One constitutional amendment advancing this week is SB 58, which would curtail a governor’s ability to issue pardons on the way out of office. In other words, a governor would not be able to issue pardons or commutations during a certain period of time, beginning thirty days prior to the gubernatorial election and ending on the fifth Tuesday after the election—before the next governor is sworn in.

Sections of the Kentucky Constitution granting a governor the power to pardon date back to 1891, when it wasn’t unheard of to duel—the kind involving guns. Since then, our society and the composition of our judicial system has changed dramatically. It’s important to keep in mind that the power to pardon allows one man or woman to override the judgement of multiple authorities and officials within our criminal justice system. To limit the possibility of political corruption, SB 58 implements responsible oversight to a governor’s power to pardon.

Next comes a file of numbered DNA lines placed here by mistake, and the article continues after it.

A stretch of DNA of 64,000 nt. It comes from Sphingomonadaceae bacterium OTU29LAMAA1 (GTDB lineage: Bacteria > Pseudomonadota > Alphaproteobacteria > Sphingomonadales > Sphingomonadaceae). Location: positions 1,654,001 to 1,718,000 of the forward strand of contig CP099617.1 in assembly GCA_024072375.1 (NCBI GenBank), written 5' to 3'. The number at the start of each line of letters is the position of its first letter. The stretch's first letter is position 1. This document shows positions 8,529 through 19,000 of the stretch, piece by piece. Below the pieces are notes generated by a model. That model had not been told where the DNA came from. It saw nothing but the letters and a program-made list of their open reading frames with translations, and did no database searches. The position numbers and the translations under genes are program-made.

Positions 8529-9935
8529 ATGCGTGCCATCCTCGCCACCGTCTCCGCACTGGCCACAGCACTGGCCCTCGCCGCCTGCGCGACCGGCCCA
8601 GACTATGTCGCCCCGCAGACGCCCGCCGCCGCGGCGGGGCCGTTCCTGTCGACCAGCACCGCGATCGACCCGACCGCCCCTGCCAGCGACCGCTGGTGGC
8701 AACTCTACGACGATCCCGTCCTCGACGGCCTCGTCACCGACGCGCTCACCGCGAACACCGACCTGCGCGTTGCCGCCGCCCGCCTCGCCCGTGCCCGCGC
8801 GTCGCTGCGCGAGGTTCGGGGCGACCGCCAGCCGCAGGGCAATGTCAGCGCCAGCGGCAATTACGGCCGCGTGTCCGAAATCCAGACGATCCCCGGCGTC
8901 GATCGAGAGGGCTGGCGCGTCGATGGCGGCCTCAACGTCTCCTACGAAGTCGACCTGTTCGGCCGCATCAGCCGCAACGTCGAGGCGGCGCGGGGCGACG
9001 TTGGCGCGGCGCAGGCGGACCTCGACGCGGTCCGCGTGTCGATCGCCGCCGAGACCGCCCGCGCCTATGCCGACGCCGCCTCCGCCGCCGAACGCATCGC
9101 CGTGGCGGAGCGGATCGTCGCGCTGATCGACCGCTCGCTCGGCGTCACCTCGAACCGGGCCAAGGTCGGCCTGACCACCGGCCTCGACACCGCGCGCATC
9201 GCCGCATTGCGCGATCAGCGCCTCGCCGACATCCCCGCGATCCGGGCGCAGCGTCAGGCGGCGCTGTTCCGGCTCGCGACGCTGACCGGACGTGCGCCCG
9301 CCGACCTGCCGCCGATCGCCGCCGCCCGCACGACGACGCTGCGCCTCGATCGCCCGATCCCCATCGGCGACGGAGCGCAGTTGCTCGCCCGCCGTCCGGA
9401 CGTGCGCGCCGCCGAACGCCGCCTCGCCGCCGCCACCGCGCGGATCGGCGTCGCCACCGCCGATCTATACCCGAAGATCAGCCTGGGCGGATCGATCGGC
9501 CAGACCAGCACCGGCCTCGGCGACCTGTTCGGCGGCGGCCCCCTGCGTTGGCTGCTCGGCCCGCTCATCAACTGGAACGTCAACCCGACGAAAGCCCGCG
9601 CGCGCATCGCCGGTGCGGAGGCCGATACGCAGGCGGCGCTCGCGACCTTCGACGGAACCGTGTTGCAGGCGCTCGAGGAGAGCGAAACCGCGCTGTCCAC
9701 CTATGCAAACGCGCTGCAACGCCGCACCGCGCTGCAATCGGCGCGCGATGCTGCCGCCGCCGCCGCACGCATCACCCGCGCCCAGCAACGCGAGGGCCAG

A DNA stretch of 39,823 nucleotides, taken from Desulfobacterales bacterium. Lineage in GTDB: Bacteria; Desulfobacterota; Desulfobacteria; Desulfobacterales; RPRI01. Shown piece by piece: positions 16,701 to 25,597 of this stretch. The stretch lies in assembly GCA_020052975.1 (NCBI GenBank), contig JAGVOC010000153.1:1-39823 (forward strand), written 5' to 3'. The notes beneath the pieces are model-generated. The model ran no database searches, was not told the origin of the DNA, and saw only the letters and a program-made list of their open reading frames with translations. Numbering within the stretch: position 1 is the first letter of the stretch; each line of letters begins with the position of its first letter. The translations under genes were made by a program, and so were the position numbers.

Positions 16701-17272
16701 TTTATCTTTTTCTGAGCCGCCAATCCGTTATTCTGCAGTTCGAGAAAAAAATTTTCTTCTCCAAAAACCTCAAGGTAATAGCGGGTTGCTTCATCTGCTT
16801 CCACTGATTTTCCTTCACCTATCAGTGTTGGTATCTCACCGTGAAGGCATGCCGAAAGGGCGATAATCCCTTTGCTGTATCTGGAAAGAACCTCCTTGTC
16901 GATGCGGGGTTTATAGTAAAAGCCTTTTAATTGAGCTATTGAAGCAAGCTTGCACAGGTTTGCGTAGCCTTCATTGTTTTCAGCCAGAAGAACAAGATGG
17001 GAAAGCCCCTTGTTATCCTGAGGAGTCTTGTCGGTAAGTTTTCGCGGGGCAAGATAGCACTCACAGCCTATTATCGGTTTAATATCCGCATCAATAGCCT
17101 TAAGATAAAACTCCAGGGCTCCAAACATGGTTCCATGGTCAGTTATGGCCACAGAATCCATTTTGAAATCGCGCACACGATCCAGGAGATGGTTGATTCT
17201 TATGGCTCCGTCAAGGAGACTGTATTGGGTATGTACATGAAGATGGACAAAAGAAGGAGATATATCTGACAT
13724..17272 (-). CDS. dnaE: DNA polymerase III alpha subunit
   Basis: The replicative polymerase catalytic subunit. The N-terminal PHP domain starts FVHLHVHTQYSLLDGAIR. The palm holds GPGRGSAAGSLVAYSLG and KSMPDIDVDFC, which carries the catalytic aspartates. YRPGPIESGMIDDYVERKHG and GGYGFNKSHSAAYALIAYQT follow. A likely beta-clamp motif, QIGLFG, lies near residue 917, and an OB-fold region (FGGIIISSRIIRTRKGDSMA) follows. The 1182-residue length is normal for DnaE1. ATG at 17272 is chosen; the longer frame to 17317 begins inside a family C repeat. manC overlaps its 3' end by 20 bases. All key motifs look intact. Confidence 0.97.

Also passing was SB 62. This measure would grant the General Assembly the authority to establish standards for giving persons convicted of certain felonies the right to vote. However, the new process to restore voting rights would exclude those convicted of treason, bribery in an election, a violent offense, a sex offense or an offense against a child. Currently, Kentucky is one of only two states with a lifetime voting ban for felons. Although there was an executive order put into place in late 2019, there are still around 170,000 Kentuckians that are still without the right to vote due to a prior felony conviction. If approved by the House and Kentucky voters, SB 62 could give felons a clearer path to regaining their voting rights.